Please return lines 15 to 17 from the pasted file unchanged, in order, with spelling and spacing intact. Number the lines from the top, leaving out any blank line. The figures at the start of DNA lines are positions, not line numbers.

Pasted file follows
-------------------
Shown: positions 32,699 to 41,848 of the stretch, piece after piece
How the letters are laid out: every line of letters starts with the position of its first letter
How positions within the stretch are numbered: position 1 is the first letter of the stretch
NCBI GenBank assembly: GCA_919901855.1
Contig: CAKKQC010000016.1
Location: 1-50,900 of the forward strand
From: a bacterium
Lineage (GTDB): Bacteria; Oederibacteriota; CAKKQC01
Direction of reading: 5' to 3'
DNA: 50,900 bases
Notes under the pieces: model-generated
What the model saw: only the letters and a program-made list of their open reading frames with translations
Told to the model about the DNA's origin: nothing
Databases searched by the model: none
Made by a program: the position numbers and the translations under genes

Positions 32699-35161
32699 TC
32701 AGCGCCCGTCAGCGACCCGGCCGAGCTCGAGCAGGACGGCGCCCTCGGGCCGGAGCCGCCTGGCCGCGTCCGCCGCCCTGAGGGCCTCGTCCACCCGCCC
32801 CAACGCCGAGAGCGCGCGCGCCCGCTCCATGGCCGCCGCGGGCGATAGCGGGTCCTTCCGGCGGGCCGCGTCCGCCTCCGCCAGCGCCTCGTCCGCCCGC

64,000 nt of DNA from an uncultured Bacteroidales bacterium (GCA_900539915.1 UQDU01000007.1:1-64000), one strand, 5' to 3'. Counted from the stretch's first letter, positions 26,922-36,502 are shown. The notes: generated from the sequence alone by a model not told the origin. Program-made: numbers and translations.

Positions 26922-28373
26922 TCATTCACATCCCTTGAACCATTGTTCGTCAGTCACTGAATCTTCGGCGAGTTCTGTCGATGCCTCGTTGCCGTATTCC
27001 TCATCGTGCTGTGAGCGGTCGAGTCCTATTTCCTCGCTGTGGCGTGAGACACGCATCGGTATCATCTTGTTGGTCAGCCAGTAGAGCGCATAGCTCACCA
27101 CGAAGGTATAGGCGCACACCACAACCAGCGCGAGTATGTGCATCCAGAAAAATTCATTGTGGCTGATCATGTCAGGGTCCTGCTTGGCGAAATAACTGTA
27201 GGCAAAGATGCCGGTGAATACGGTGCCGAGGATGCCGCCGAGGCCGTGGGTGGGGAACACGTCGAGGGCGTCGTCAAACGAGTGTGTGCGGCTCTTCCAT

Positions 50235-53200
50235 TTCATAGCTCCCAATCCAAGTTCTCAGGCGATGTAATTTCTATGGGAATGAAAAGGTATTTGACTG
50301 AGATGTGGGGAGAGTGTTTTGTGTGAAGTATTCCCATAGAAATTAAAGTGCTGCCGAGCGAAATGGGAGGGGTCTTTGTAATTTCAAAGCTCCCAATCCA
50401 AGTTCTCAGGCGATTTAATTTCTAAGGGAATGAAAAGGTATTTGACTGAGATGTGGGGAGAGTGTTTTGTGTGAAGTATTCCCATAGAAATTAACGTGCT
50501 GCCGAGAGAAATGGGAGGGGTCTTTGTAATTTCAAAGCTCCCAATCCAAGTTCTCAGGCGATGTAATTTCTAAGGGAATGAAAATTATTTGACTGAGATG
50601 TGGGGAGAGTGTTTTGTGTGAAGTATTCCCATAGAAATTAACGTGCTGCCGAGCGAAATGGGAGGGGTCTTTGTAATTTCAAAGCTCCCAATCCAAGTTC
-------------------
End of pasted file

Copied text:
Made by a program: the position numbers and the translations under genes

Positions 32699-35161
32699 TC